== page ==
Lately I’ve been exposed to some situations that involve asking myself deep questions and wrestling with the answers, the better to discover my innermost motivations and opportunities for personal improvement.
I won’t burden you with that long list of questions, but I will offer the following short list of questions you can answer as a way of keeping yourself on track toward long-term productivity and success.
- How happy am I in my everyday life? What reasonable changes could I make to be happier?
- What am I most grateful for? What could I be more grateful for?
- How much do I enjoy my work? What changes could I make to enjoy it more?
- What do I find meaningful in my work and my life? Can I increase this source of satisfaction?
- What do I need to know more about? How can I learn it?
- What additional skills and abilities would be beneficial? How can I acquire them?
- What is my plan for the future? Can I improve the plan? How much effort do I put into working this plan? What more can I reasonably do?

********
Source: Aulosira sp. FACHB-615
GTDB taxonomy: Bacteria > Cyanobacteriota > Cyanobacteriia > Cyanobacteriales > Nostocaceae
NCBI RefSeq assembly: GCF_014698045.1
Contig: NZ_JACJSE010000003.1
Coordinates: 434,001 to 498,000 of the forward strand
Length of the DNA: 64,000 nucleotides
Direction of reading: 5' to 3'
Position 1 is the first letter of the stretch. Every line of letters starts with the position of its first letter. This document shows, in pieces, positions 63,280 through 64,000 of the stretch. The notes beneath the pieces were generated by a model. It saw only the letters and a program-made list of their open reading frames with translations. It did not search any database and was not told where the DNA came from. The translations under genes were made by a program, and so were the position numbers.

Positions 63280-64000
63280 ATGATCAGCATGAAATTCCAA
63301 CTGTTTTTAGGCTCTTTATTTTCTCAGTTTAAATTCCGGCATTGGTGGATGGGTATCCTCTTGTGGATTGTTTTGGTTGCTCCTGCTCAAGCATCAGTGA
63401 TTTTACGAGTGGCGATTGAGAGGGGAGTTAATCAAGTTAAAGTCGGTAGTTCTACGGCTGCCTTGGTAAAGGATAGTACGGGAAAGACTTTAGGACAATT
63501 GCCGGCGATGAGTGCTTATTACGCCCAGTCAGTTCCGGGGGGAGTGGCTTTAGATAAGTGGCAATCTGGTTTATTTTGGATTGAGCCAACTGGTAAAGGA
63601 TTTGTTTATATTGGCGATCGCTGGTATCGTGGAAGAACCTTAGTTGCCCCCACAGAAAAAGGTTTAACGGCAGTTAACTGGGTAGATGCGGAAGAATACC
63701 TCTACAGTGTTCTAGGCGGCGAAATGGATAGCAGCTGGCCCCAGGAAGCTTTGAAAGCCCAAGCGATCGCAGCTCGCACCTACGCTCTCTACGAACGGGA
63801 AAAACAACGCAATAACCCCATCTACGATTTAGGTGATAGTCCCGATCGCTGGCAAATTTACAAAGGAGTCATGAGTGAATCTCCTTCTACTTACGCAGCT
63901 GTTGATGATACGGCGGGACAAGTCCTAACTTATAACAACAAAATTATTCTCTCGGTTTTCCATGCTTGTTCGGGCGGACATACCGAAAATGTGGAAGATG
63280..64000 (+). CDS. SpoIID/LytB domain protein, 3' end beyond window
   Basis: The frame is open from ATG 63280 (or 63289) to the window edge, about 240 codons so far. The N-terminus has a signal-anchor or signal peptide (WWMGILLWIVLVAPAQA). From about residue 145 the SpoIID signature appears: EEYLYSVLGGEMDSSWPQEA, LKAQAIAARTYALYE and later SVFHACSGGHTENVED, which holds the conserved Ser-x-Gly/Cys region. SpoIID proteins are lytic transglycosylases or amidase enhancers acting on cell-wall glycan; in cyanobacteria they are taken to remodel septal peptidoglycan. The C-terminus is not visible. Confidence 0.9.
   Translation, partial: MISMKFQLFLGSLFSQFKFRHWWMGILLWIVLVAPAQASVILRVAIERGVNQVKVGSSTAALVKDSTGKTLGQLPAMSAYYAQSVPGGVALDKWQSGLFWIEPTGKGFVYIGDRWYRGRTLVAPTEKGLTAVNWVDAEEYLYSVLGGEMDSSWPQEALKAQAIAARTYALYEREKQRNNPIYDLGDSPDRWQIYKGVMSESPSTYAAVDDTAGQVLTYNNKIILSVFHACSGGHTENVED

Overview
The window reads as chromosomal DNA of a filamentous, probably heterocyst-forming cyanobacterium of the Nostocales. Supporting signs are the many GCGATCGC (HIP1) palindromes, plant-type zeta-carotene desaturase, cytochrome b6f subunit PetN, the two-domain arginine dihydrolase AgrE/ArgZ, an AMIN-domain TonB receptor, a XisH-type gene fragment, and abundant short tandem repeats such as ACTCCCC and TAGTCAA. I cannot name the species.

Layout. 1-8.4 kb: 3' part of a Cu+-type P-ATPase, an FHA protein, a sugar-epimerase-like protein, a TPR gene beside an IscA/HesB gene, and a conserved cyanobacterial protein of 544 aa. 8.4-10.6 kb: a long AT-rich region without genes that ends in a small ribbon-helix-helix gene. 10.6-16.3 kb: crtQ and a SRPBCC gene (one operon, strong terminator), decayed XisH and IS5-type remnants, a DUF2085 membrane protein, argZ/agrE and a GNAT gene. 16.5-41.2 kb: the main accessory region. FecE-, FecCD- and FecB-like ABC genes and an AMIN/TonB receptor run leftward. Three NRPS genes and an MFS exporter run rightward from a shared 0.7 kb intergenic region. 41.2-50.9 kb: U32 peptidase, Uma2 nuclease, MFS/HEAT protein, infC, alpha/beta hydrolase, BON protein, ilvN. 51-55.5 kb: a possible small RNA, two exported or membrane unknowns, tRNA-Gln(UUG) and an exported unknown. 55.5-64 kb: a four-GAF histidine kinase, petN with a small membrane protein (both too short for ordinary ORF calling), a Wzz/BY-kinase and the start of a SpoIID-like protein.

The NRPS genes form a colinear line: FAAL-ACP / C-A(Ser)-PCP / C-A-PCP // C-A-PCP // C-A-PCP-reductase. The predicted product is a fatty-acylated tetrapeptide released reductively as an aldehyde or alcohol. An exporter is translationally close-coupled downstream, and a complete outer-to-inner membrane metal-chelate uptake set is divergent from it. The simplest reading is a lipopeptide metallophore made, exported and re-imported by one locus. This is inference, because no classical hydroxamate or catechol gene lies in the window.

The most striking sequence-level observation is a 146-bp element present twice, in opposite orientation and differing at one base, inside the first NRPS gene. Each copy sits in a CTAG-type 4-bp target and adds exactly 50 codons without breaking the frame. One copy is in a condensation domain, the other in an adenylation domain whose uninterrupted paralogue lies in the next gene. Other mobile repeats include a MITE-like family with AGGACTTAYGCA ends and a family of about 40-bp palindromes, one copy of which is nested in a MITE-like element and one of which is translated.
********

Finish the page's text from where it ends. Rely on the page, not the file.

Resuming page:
- What are my biggest problems? Where can I look for solutions? How can I implement them?
- What are my biggest opportunities? How can I capitalize on one or more of them?
- Who are the people in my work and my life I feel closest to? Can I get closer to them? How?
- Who are the people in my work and my life who drag me down? Can I get farther away from them? How?
- What are my top priorities right now? What am I doing to complete them? What more could I reasonably do?
- What are my lowest priorities right now? Can I fully or partially eliminate them from my schedule without incurring unreasonable penalties?
- What important tasks, projects, or goals am I putting off? Why?
- What relatively unimportant tasks, projects, or goals am I giving too much time and effort? Why?
- Are there any other questions I should be asking myself?
I’m not saying these are the best questions, or the only questions you can ask yourself. I’m simply advising that asking these or other relevant questions aimed at your inner attitudes, feelings, motivations, and relationships can help develop a directional arrow that leads you toward higher levels of productivity and success.
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